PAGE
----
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Oil Falls for a Third Day With Second-Wave Virus Risks in Focus

(Bloomberg) — Oil kept falling after its first weekly drop since late April as a fresh coronavirus outbreak in China and increases in cases elsewhere added to concern a second wave of infections will threaten a nascent economic recovery.

Futures in New York edged lower toward $35 a barrel after losing 8.3% last week. Beijing closed the city’s largest fruit and vegetable supply center and locked down nearby housing districts over the weekend after dozens of people associated with the market tested positive for the virus. Florida, meanwhile, is among some U.S. states that are still seeing sharp increases in cases.

The supply response to the virus continued, with Baker Hughes data showing active drilling rigs across the U.S. falling for a 13th week to the lowest in more than a decade. OPEC and its allies will review the state of the market this week at an online meeting of the group’s technical committee on Wednesday.

Crude’s six-week rally came to a halt last week amid concerns the worst of the virus isn’t over yet and as the Federal Reserve warned the pandemic could inflict lasting damage on the American economy. Still, supply reductions from OPEC+ and the U.S. have started to bring the market back into balance, suggesting that a repeat of April’s plunge below zero is unlikely.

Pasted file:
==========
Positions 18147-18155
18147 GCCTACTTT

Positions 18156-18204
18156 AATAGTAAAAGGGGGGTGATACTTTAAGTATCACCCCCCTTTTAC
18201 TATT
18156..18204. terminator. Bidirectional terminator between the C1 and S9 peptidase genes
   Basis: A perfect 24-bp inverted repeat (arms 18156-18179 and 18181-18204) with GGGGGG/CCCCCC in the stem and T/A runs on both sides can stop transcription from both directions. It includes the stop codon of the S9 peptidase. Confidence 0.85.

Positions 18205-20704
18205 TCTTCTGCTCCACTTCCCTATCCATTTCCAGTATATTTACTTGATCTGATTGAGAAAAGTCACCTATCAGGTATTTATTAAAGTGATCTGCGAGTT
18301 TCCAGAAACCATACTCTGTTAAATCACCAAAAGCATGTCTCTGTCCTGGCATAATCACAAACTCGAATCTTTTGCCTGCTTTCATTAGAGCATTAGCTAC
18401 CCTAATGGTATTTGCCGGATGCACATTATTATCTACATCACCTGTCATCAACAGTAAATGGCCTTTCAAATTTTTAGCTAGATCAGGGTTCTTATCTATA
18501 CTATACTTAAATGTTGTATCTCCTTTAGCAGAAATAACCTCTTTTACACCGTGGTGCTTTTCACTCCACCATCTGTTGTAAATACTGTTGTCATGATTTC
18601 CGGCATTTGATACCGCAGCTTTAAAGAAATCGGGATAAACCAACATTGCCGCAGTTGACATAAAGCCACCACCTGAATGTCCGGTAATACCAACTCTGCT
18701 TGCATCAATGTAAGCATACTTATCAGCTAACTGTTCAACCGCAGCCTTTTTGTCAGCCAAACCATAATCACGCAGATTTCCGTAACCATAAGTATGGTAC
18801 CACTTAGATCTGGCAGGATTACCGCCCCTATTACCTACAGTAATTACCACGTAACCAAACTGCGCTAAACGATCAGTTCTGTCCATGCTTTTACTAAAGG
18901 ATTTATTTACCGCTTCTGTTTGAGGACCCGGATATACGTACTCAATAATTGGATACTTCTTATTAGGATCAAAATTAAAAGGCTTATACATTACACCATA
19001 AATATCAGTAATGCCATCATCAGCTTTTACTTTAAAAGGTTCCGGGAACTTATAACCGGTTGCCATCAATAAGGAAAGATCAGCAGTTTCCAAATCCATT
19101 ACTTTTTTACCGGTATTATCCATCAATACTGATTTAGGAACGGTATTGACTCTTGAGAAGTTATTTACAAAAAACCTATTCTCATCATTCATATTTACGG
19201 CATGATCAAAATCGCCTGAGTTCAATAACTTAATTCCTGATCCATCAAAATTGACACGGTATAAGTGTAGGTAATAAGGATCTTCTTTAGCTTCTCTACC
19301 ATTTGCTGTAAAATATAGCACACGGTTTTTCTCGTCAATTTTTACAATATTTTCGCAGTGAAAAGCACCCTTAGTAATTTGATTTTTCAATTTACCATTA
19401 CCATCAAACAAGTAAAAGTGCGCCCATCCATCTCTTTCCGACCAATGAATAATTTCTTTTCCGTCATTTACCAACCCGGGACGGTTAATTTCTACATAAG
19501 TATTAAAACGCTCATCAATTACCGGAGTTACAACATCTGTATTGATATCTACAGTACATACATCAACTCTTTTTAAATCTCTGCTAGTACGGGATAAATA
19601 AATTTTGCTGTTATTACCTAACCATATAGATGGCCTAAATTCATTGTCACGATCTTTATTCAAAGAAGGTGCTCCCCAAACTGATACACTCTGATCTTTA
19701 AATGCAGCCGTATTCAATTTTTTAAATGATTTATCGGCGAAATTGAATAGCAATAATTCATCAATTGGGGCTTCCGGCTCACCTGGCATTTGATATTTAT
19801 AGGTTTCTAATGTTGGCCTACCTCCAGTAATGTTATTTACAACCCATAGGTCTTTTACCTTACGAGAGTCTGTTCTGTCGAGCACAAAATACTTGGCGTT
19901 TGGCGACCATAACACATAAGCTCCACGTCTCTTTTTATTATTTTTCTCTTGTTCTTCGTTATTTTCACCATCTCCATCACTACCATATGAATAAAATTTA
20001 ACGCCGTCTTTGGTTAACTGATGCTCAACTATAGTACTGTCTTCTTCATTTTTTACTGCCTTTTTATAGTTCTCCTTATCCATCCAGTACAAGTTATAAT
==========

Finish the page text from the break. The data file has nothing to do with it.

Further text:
West Texas Intermediate crude for July settlement fell 2.2% to $35.45 a barrel on the New York Mercantile Exchange as of 8:16 a.m. in Singapore and has lost more than 10% since closing at a three-month high on June 10. Brent for August delivery declined 1.7% to $38.07 on the ICE Futures Europe exchange after dropping by 8.4% last week.

See also: China’s Patchy Aviation Recovery Portends More Pain for Oil

The pace of recovery in prices is likely to slow as the steepest decline in supply and the fastest improvement in demand is probably behind the market, Barclays Plc said in a note Friday. The bank increased its 2020 average price estimates for both Brent and WTI by $4 a barrel to $41 and $37, respectively.

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